Listening to these debates has brought back many memories of that experience. One of the first proposals of the Boundary Commission convened before the 1983 election was that Aberfan and the Merthyr Vale ward in the heart of the Merthyr Valley should be transferred to a new constituency in the Cynon Valley. There were two problems with that. First, there happened to be a rather large mountain between the two and there was no direct route between them, which meant that local people thought that the Boundary Commission was working off a flat map with no contours of any kind.
Secondly, can one imagine the total insensitivity of supposing that Aberfan and Merthyr Vale be removed from the Merthyr constituency at a time when, some years after the Aberfan tragedy, we were still dealing with its long-term consequences at both parliamentary and borough level? That is the kind of insensitivity that I fear will arise time and again if the Boundary Commission's remit stays as it is. It will not respect the community feeling that is such a passionate part of our political and community life. I felt that most forcefully when in 1983 the then Boundary Commission eventually amended the constituency by attaching the Rhymney Valley to Merthyr. This was not thought well of in the Rhymney Valley. There are deep attachments not necessarily to counties but to constituencies. The people of Rhymney Valley were passionately attached to their constituency of Ebbw Vale. It was little wonder that that was the case as they had been represented for more than 30 years by Aneurin Bevan and were represented at that time by Michael Foot. It took a huge effort to try to rebuild and connect communities to make the new constituency of Merthyr Tydfil and Rhymney feel as one, and these were communities with identical political and social values.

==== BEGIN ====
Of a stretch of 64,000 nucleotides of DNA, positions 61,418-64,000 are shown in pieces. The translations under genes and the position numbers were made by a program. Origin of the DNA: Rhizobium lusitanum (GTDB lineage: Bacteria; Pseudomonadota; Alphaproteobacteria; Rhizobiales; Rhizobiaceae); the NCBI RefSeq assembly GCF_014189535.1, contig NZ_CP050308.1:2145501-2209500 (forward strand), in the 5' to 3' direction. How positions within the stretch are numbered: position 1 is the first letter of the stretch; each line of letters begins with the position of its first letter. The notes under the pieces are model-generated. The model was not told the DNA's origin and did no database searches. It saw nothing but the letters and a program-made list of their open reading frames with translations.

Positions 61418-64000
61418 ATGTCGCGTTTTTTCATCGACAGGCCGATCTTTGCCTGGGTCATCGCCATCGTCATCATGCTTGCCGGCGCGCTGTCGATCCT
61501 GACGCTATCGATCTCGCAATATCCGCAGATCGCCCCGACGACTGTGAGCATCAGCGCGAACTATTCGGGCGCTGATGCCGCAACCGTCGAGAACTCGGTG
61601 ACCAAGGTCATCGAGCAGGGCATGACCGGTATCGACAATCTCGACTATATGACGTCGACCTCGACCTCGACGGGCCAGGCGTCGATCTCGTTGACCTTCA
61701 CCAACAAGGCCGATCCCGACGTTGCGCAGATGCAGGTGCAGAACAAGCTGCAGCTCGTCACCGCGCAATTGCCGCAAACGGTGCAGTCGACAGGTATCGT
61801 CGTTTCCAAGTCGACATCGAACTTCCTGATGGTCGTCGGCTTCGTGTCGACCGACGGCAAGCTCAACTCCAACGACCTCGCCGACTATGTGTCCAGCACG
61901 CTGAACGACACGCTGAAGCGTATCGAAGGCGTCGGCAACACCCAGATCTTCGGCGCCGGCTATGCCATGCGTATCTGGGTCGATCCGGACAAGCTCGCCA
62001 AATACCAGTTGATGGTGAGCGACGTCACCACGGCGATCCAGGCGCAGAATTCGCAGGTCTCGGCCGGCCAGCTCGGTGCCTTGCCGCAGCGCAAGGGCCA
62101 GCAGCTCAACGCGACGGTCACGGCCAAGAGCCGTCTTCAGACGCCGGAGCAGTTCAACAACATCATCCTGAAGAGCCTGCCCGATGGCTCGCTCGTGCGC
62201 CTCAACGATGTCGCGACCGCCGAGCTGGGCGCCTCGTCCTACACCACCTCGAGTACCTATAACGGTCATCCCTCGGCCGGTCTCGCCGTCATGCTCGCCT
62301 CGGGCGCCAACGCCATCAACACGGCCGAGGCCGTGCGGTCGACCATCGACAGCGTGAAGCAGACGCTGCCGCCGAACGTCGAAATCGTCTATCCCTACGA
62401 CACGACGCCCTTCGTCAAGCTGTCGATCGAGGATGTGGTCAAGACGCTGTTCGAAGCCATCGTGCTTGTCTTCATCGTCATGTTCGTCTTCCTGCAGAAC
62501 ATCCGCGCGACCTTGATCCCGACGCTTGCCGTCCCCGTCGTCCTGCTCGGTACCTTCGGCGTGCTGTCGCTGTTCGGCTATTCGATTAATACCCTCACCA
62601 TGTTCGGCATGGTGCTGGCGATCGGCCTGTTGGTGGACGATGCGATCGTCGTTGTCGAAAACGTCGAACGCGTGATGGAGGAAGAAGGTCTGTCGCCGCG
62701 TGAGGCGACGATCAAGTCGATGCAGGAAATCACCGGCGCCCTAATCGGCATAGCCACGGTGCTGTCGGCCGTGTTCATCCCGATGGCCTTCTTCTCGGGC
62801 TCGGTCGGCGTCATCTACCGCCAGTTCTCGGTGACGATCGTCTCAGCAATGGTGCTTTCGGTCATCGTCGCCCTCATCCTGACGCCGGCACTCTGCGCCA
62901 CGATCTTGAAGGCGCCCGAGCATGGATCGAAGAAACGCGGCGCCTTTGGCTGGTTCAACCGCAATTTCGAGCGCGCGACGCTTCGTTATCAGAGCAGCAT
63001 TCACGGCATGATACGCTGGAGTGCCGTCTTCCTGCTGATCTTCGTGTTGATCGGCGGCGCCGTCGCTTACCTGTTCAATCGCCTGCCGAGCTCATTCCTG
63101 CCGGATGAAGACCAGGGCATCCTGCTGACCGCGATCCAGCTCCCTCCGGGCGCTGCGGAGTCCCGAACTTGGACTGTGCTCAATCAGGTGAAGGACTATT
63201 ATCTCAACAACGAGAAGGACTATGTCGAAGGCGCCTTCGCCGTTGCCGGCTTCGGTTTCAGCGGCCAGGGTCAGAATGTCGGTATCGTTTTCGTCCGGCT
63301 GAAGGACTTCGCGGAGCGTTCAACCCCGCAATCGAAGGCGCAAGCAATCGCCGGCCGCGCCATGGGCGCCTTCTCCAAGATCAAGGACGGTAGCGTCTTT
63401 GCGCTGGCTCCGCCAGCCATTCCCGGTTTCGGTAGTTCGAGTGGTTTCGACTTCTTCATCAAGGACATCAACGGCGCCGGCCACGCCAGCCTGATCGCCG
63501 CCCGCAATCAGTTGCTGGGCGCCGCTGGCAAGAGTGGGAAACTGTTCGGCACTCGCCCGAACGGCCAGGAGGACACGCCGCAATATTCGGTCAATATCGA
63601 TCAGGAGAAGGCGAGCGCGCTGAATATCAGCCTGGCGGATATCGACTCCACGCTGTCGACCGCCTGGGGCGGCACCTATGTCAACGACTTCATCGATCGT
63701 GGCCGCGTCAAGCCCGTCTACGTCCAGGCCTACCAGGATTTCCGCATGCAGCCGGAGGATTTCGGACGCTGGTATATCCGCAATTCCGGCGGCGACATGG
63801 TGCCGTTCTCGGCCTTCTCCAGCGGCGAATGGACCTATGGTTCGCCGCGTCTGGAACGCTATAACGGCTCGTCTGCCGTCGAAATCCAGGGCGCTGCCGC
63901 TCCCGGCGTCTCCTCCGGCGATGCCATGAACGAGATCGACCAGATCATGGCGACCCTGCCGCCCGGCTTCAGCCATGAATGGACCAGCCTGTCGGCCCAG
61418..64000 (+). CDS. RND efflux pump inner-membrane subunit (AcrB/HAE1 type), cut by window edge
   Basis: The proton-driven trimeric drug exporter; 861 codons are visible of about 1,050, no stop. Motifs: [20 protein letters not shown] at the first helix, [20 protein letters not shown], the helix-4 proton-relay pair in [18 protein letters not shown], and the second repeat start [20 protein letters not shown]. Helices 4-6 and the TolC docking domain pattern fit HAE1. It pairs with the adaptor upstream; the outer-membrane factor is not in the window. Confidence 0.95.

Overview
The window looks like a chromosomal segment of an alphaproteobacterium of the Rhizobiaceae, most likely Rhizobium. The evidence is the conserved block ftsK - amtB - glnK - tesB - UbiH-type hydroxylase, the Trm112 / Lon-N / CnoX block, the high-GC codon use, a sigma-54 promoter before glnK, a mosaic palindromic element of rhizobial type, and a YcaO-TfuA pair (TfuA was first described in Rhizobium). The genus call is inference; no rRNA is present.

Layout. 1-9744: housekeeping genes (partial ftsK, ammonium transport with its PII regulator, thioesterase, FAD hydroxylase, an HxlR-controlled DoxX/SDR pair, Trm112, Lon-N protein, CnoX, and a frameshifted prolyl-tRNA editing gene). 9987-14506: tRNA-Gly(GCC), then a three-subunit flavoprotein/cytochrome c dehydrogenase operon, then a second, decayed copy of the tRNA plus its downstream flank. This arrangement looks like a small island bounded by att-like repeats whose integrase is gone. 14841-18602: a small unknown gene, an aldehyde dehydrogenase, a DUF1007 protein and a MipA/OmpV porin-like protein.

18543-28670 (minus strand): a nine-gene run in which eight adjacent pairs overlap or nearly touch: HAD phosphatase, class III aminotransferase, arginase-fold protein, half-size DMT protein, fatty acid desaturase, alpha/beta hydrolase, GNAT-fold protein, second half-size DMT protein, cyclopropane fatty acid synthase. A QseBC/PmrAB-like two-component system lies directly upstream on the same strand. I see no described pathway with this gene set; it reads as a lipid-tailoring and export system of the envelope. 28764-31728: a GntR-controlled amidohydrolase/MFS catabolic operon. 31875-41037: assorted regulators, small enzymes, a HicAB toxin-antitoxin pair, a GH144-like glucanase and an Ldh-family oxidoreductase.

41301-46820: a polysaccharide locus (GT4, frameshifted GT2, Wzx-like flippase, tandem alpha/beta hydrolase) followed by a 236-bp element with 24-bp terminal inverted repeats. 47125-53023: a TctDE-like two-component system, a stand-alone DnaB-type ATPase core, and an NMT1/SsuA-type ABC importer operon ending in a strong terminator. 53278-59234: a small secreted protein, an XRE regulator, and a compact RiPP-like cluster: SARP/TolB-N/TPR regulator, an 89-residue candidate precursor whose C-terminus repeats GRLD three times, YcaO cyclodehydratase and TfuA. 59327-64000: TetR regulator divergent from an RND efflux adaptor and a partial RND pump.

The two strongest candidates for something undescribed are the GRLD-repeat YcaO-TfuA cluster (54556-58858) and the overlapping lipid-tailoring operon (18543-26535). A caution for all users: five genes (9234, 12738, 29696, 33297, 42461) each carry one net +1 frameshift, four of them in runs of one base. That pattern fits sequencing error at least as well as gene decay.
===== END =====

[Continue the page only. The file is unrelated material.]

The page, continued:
While Boundary Commissions are impartial, they are certainly not infallible. The great value of local inquiries is that they allow communities to educate the commissioners in what communities are all about. However, communities will be denied that under this Bill if the Boundary Commission makes the absurd proposals that have been made in the past, which happily were quickly rejected because of the outrage that they caused locally. That experience could be repeated over and over again, as they cut across normal communities and move wards around, as is feared will be the consequence of the Bill.
I also want to touch upon the second point about the relationship between the number of Members of Parliament at Westminster and the union. I heard and reread the first attempt by the noble and learned Lord, Lord Wallace, to defend this argument a week last Monday. He said: